From the Floor: Sterling tumbles, FTSE bounces back — #SaxoStrats#SaxoStrats
- Shift in tone on the euro from Friday partially faded — Hardy
- Thursday will be key test for euro following Dutch elections and FOMC — Hardy
- "Stirling is fading really badly this morning," — Hardy
- EURGBP could test 0.885 "with all these shenanigans," — Larsson
- FTSE 100 experiencing significant rebound — Garnry
- G10 vols continue to trade lower, expect selloff after week's risk events — Larsen
- Crude bulls looking for a break ahead of EIA data — Hansen
- Gold stuck in $1,193-1,210/oz range, geopolitical risks offsetting FOMC — Hansen
- Key test for EURSEK today with CPI data coming out — Hansen
Cable lost half a cent in the five minutes leading up to 0600 GMT and has continued on a downward trajectory since, currently sitting slightly above 1.21.
“That 1.20 level looks open to me and if we’re crumbling there I don’t see where we’re going to find support for some time,” says Saxo’s head of forex strategy John Hardy.
The euro, too, is worth almost half a British penny more than it was overnight up to 0.887. says he believes EURGBP
“With all the shenanigans going on in England and Scotland, I believe EURGBP could test this 0.885 level very shortly,” says Saxo’s head of technical analysis Kim Cramer Larsson. “Let’s see if it can break it, then we’re on the way to maybe 0.90 and maybe even higher. I wouldn’t be surprised if going into Q2 we see it higher, but let’s see if we can get a close above 0.885.”
“It’s a bit chaotic to see Brexit and a Scottish exit at the same time,” says Hardy.
But while the British currency is floundering under the chaos, its stock exchange has received a considerable boost, according to Saxo’s head of equities Peter Garnry.
“We have very positive momentum in the FTSE 100 on the back of what has happened in cable and other sterling crosses,” says Garnry.
Across the channel, Hardy notes that the euro squeeze from Friday that saw euro pairs soar has already begun to fade in many pairs. He cites EURCHR, which climbed above 1.08 on Monday, but is already back down towards the lower end of 1.07.
“There’s a clear sense that the enthusiasm for the euro is building, maybe traders holding back with a bit of nerves” says Hardy. “With the Dutch election tomorrow, Thursday will be the key test for the euro.”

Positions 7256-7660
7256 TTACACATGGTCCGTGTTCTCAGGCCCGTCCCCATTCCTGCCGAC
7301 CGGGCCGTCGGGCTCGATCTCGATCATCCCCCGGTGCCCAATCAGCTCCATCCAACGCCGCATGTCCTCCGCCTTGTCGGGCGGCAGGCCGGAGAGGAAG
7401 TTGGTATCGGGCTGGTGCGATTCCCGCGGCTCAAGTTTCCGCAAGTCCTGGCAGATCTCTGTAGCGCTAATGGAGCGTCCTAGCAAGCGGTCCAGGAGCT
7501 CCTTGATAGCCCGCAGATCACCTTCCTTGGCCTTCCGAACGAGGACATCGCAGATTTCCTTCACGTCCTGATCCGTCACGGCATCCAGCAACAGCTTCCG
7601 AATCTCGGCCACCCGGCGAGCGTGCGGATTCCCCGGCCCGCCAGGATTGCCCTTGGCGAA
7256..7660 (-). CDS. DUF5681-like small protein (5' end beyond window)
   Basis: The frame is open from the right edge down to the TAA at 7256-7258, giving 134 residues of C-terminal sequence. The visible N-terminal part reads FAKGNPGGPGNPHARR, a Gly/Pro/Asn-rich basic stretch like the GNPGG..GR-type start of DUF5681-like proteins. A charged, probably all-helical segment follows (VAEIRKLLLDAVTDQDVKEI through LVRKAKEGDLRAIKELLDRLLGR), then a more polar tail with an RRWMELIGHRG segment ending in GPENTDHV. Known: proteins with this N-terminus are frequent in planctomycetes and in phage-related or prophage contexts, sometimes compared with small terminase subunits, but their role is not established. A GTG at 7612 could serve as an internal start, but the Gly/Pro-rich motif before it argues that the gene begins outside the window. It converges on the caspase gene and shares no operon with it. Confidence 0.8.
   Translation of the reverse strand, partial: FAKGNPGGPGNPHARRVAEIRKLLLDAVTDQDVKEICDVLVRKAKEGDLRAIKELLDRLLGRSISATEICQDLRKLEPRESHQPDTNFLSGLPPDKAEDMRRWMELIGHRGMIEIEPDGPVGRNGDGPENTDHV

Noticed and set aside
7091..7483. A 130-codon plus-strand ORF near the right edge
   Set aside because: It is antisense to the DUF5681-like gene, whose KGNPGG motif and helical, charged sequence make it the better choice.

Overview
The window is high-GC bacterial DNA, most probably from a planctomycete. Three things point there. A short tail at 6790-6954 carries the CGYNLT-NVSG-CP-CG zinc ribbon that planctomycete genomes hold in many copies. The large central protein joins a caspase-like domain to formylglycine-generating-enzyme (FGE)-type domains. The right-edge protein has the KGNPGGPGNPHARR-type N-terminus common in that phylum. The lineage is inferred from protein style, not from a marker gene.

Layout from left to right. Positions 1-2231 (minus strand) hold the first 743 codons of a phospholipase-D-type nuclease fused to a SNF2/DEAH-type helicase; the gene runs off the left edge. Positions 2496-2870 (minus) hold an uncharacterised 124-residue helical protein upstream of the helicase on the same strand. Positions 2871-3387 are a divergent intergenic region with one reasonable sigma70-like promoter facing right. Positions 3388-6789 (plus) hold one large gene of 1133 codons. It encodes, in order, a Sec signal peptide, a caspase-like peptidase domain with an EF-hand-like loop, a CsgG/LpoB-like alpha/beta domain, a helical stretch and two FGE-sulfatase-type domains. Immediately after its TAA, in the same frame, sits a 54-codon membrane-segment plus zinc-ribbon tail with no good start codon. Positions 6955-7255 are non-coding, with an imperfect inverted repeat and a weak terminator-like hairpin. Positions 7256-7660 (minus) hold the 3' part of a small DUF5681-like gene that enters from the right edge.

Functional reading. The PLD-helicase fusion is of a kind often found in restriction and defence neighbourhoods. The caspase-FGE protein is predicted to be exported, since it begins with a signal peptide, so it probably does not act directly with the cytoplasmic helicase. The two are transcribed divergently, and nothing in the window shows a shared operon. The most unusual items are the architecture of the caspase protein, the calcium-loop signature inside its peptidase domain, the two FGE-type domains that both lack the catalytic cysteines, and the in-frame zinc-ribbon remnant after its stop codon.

“For now EURUSD is fading and it needs to pick up support soon to look like it has maintained a rally track,” he adds. “And that’s going to be as much up to the Federal Open Market Committee [meeting tomorrow] as it is the Dutch elections or European Central Bank.”
Saxo’s head of fixed income strategy Michael Boye notes that the ECB has attempted to play down rumours of a rate hike, but that “the genie is out of the bottle, so the market seems to be catching up on the fact that the next move in yields is likely higher.”
He adds that while German bunds initially rose on the back of nervousness surrounding the Dutch elections, all those gains have since been returned. Elsewhere, peripheral spreads are unchanged
Saxo’s head of forex options Dan Larsen notes that volatilities in G10 “and pretty much any other pairs” continue to trade lower.
“The implied volatility is still trading higher than the realised, so we’re expecting vols to selloff, especially after we have the risk events for this week out of the way,” says Larsen.
He also notes that the dayweight for the French elections on May 8 are trading lower in sympathy with the rest of the market. However: “Looking at the event itself, it should not be dependent on the sentiment in the market at the moment.”
“Looking at the volatility for the event it looks rather cheap,” he adds. “Le Pen might not be the favourite but she’s definitely not out yet.”
Saxo’s head of commodities strategy Ole Hansen notes that crude oil bulls are looking for a break ahead of this week’s US Energy Information Administration data, which are expected to show a tenth weekly consecutive rise in inventories, “and that’s putting a bit of stress on the market.”
“I think everyone’s asking how long this crude oil selloff is going to continue before we see a correction to the upside,” says Hansen. “We’ve slumped quite dramatically compared the tight range we’ve had since November.”
“Last week it was WTI that tested and broke the 200-day moving average, yesterday it was Brent crude finding some support and that’s really the level to look out for today,” he adds. “There is a risk that we could see a reaction to the upside but I think at this stage it’s going to be primarily short covering.”
Gold meanwhile, having climbed past $1,250/oz late last month is now stuck in a range between $1,193/oz and $1,210/oz.
“We’ve got some geopolitical risks offsetting the FOMC jitters,” says Hansen. “A break outside [the range] will give us either $1,221/oz or $1,177/oz.”